This week’s alumni dvar torah is by Emily Hanau
Imagine for a moment that Congress approves of a new law that requires that we each give 5% of our earnings to a government official. Would the Torah approve of such a law? What if the law demanded, instead, that we agree to sell up to 5% of our possessions to the official, were he to ask for it? These scenarios get at a larger question: to what degree, if any, does a leader have a right to take things from his constituents? The Torah hints at an answer to this question in a small section of Parashat Korach.
After the conflict between Moshe and Korach is set up, Moshe turns to Hashem to request that He not accept Korach’s gift and instead maintain Moshe’s status as leader. To make his case to Hashem, Moshe argues “לא חמור אחד מהם נשאתי ולא הרעתי את אחד מהם” (Bamidbar 16:15) – “I did not take a donkey from (even) one of them and I did not do evil to (even) one of them.” The fact that this is the entirety of Moshe’s tefilah suggests that, in Moshe’s eyes, the fact that he has not taken any donkeys or hurt anyone makes him worthy of Hashem maintaining his leadership in the face of the challenge of Korach. But what kind of taking is he referring to, and what makes this argument so central to Moshe’s justification of himself as leader?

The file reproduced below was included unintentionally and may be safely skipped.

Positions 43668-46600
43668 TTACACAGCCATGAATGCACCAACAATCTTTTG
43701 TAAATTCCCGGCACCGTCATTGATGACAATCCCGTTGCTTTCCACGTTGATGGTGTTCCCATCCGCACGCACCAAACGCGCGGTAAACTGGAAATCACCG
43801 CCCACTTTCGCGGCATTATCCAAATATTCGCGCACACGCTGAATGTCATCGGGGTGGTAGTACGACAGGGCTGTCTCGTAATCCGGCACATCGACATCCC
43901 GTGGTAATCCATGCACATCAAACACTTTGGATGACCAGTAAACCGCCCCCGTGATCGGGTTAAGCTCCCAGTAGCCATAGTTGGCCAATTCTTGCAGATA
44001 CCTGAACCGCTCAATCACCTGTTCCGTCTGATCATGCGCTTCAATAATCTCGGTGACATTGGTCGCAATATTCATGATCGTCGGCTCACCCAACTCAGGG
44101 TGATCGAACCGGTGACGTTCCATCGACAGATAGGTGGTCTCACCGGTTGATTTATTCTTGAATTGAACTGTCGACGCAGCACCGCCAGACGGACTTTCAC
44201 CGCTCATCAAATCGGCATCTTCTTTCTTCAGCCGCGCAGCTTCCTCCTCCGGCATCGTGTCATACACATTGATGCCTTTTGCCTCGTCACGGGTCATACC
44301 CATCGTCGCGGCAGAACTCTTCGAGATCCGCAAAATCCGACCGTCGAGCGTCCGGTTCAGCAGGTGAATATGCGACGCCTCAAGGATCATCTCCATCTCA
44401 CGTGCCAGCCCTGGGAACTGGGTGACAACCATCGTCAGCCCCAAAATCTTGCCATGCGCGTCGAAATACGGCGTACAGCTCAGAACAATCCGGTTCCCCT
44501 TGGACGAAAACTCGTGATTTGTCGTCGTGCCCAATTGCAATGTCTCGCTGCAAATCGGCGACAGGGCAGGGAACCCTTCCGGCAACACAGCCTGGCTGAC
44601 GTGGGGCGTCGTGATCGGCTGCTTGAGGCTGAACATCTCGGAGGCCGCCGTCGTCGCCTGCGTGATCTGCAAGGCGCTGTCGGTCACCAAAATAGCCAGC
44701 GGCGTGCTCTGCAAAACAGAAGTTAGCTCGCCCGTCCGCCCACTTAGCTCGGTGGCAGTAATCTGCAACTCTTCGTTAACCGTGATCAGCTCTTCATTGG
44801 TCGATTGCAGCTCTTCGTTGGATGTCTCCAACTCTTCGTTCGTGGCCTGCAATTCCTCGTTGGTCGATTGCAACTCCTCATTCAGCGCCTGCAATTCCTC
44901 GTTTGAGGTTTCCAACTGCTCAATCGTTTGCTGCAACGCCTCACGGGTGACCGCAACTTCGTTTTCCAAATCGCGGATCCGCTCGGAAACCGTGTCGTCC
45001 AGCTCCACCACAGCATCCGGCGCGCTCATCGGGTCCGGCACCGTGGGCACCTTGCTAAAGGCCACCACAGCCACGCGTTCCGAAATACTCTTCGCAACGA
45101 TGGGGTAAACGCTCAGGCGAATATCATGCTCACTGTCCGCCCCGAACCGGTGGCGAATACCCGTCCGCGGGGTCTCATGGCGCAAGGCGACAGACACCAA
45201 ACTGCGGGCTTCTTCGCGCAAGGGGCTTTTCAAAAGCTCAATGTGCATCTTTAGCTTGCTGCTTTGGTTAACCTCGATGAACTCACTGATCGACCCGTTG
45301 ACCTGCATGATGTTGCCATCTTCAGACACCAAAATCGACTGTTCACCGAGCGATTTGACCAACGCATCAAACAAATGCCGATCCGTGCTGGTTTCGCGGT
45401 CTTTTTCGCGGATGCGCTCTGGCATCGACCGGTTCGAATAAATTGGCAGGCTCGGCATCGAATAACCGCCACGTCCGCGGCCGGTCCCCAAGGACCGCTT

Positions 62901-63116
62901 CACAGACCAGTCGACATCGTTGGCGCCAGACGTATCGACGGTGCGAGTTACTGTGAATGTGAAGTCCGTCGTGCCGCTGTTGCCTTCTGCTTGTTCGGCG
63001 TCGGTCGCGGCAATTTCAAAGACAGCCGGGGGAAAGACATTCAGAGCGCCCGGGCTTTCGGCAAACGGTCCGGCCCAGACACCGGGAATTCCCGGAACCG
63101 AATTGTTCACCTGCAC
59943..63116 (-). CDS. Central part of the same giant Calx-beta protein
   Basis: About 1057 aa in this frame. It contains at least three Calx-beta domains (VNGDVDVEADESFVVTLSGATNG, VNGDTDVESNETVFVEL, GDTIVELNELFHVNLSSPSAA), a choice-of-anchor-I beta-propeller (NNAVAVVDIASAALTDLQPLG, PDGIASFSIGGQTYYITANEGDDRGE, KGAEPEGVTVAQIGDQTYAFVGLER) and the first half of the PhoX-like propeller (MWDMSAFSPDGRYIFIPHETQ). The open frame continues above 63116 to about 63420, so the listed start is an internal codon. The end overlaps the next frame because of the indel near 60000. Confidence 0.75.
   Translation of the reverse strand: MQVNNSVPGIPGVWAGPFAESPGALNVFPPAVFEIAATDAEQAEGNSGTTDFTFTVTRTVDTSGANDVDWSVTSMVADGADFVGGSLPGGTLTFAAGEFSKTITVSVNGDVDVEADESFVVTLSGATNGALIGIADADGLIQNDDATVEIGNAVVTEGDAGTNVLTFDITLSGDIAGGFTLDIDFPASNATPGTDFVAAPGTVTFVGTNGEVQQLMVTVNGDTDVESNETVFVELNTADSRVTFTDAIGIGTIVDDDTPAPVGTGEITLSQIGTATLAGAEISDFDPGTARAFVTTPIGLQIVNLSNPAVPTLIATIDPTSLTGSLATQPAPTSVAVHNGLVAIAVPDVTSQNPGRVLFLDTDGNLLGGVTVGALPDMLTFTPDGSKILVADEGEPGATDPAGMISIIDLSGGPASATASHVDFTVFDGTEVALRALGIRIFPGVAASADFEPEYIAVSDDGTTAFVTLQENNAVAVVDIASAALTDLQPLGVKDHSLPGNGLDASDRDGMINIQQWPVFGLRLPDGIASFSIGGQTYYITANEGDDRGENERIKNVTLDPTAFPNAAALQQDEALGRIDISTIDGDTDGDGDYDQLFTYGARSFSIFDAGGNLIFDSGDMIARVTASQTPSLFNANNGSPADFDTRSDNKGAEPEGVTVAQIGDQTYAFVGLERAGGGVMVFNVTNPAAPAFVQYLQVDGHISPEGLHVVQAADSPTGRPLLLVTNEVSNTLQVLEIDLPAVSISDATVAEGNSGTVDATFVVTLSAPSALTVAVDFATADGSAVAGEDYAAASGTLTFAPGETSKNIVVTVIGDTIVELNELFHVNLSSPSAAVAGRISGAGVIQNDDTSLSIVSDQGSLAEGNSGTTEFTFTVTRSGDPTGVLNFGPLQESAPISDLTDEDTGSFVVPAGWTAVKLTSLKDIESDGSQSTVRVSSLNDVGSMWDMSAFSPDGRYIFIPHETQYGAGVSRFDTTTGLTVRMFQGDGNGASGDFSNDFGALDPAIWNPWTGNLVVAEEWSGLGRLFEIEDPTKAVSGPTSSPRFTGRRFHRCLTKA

Both the Gemara and the medieval Bible commentaries look to a parallel situation in Tanach to answer the above questions. In Sefer Shmuel, when the Jewish people request and are granted the right to have a king, Shmuel attempts to warn them about the negative responsibilities that will come with this new form of government. In Shmuel 8:16, he warns, “ואת עבדיכם ואת שפחותיכם ואת בחוריכם הטובים ואת חמוריכם יקח ועשה למלאכתו” – “And your slaves and your maidservants and your good lads and your donkeys he will take, and he will use for his work.” Shmuel warns the Jews that a king has a right to take the people’s things to use for his own purposes. (Whether these purposes are personal or are for the sake of his position is unclear is left ambiguous.)
Ramban ties the two stories together in his comments on our verse in Bamidbar. He explains Moshe’s argument as follows: “מעולם לא לקחתי מהם אפילו חמור אחד לעשות צרכי כדרך המלכים או שרים כי זה משפט המלוכה” – “I have not taken even one donkey for my own needs, as is the way of kings or officers according to the rules of the king.” In other words, Moshe argued that had he wanted to take a donkey from the people for his own needs, he would have been permitted to do so. But the fact that he went above and beyond his requirements made him worthy of his position. So it seems that, although the letter of the law permits a leader to take things from his constituents, it is honorable not to do so.
The parallel between Moshe’s defense and Shmuel’s critique really comes out in Shmuel 12:3, when Shmuel gives his final public speech to the Jewish people. Immediately after criticizing them for their decision to appoint a king, he asks “את שור מי לקחתי וחמור מי לקחתי”- “Whose ox have I taken and whose donkey have I taken?”
Amid a discussion about the necessary traits of our leaders in Masechet Nedarim (38a), Rava compares Moshe and Shmuel outright.